The League of Extraordinary Gentlemen: Volume II, Alan Moore & Kevin O’Neill

American’s Best Comics, 2003, 224 pages, C$22.95 hc, ISBN 1-4012-0118-0

After the critical and popular success of The League of Extraordinary Gentlemen, Volume I (the comic book, not the movie), the expected sequel took its time to appear, and in doing so raised expectations to an unattainable level. Now that Volume II is on bookshelves in a trade paperback format, everyone can be disappointed for less money than the hardcover edition.

As suggested on the last page of the prequel, this sequel deals with a Martian invasion of England. Once again, our Extraordinary Gentlemen are sent to investigate. What they find seems to be safely contained within an impact crater, but as we may expect from those type of stories, things don’t remain under control for too long: it doesn’t take two issues for the English countryside to be set ablaze. But if you think that the Martians are the only problem, you’ll be sorely mistaken: Tensions between members of the League, simmering since the Volume I, are finally allowed to boil over. Terrible things happen. More literary references are made. Two (maybe three) graphic sex scenes occur. The Martians are vanquished. The book ends.

If the violence in Volume I made you uneasy, Volume II is much worse. It’s not simply a matter of thousands of people dying through the Martian invasions (some of them in a gruesome fashion; being burnt alive is not a pretty death, even in comic form), but also of very personal violence between the protagonists of the tale. Issue 5 alone will make more than one reader queasy. The violence is not without consequences; Moore alters the series so significantly that whatever League composes the rumoured Volume III won’t look anything like this one. (Don’t lose hope, though: the appended prose “New Traveller’s Almanac” describes more than a few further adventures for the surviving characters), The least we can say is that the go-for-broke dramatic intensity of this adventure is a refreshing change from comic book series designed to last decades in static patterns.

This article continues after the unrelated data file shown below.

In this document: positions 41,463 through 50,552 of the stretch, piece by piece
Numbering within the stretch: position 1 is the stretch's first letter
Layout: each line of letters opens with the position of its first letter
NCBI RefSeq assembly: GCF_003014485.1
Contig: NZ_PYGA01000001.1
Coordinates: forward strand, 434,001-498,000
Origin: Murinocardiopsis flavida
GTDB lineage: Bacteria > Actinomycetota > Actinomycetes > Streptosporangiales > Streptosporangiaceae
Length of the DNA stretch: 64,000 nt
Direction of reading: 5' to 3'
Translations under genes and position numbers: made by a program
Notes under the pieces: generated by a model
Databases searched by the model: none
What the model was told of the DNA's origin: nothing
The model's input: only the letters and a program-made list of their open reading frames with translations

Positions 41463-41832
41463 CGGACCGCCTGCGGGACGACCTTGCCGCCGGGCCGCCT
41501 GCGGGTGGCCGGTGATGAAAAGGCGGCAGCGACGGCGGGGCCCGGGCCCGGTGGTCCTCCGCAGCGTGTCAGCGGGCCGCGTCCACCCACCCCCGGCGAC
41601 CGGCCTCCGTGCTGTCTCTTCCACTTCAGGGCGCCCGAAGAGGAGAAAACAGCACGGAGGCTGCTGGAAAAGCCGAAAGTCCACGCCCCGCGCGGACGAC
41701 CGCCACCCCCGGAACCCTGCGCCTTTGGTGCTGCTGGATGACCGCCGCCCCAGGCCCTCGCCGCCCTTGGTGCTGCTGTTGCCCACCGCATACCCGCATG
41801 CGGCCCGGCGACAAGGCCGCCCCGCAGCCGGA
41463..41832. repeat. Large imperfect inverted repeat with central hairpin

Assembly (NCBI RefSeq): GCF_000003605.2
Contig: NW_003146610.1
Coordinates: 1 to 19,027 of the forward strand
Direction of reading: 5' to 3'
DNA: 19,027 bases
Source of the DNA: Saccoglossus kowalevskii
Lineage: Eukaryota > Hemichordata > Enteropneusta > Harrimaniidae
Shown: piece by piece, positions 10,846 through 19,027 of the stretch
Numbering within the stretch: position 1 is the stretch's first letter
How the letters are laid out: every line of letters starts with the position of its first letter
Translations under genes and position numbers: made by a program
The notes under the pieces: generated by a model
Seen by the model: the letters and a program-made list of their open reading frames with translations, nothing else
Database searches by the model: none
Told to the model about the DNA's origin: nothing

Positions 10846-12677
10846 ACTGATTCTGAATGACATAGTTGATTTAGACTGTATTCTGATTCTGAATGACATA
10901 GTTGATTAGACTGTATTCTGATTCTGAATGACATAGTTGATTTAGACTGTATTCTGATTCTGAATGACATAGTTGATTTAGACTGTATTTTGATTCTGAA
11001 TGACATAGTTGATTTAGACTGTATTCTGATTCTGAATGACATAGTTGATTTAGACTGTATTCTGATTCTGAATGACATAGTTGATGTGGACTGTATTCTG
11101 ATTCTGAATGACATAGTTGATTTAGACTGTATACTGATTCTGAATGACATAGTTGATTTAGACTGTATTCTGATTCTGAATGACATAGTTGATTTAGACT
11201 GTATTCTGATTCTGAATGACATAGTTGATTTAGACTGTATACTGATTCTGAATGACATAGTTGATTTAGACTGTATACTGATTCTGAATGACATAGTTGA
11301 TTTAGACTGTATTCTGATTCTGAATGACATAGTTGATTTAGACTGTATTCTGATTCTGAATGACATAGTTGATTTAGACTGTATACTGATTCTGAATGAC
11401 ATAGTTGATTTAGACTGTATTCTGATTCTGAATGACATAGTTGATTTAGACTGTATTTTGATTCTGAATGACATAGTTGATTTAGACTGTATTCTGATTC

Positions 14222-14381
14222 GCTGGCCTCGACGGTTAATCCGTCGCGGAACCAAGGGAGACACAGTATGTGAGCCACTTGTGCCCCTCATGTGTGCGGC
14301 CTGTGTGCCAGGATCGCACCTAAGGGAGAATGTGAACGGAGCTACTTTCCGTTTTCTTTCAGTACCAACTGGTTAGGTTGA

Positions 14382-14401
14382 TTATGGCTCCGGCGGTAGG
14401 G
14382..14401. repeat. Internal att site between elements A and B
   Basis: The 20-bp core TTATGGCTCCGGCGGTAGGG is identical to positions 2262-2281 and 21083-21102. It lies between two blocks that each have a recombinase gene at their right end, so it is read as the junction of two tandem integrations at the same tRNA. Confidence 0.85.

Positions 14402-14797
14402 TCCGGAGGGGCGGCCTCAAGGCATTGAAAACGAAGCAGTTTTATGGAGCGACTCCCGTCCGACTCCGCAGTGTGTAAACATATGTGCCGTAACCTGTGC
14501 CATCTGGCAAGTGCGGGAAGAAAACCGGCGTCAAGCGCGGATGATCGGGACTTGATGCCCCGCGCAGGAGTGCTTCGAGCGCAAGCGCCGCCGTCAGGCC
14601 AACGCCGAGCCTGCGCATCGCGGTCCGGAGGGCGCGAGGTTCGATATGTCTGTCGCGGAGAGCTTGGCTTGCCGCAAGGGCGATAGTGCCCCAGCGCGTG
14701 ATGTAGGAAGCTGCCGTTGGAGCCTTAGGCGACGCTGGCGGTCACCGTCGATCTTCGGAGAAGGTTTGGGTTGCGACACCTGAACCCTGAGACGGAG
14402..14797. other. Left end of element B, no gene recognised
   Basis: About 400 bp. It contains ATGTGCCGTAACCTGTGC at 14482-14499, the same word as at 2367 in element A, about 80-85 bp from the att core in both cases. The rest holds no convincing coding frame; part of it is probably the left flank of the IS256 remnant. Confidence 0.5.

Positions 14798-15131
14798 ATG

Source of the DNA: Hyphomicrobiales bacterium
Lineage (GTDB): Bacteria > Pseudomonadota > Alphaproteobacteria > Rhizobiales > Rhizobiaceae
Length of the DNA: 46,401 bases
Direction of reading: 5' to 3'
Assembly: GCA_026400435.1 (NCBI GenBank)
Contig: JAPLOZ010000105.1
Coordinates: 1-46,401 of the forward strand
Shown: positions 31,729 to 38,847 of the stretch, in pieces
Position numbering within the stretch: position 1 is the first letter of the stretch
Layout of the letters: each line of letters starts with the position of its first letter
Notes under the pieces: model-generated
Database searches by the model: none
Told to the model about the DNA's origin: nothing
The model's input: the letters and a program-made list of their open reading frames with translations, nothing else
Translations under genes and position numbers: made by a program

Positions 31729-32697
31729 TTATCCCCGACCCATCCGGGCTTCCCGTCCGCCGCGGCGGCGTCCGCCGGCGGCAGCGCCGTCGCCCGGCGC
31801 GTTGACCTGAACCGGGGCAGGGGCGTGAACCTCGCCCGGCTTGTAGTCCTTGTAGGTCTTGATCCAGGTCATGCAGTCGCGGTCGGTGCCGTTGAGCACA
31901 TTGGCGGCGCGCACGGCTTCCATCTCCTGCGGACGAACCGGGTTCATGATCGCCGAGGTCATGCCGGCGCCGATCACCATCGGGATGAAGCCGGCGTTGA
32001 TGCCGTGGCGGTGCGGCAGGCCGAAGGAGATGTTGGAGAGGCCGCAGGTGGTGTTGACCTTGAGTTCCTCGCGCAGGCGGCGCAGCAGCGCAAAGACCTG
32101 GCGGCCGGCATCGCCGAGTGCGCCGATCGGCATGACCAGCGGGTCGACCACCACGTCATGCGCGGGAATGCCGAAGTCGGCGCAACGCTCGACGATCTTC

What is unfortunate, however, is that the League’s actions in this adventure seem far more passive and limited than in the prequel. Most of Issue 1 is spent on Mars, in a prologue that seems as drawn-out as superfluous. For the longest time, The League simply looks at what’s happening with scarcely any progress. Then, as it splinters in interpersonal conflicts, the big heroics come when two members of the League are used as glorified messengers. The same lack of explicit action also plagued Volume I, but to a lesser extent given how it was counter-balanced by the formation of the League. Here, half the characters are wasted. Plot-wise, Volume 2 is just a disappointment.

Naturally, the simple fact that this is a sequel works against its impact. We’re already familiar with the imagined world of Moore’s pastiche. We already know how The League of Extraordinary Gentlemen is a mash-up of Victorian-era heroes. We already think that this is a piece of genius. We already played with fascinating elements from the period. While H.G.Wells’ The War of the Worlds and The Island of Dr. Moreau are not trifles, they can’t compete with the heady spin of the first volume’s constant invention. Oh well.

For fans of the first book, the sequel is still worth a look if only to bring the story to a natural conclusion. Moore’s writing definitely has its moments —though the motivation in one villain deciding to turn against the league seems highly suspect. Even if I’m still not a big fan of Kevin O’Neill’s deliberately stylized work, it features a dynamism and a gorgeous use of colour that’s pleasant to see. The playfulness of the concept is still strong enough that anyone with even the slightest interest in Victorian literature will get another kick out of this. But please: no movie sequel.

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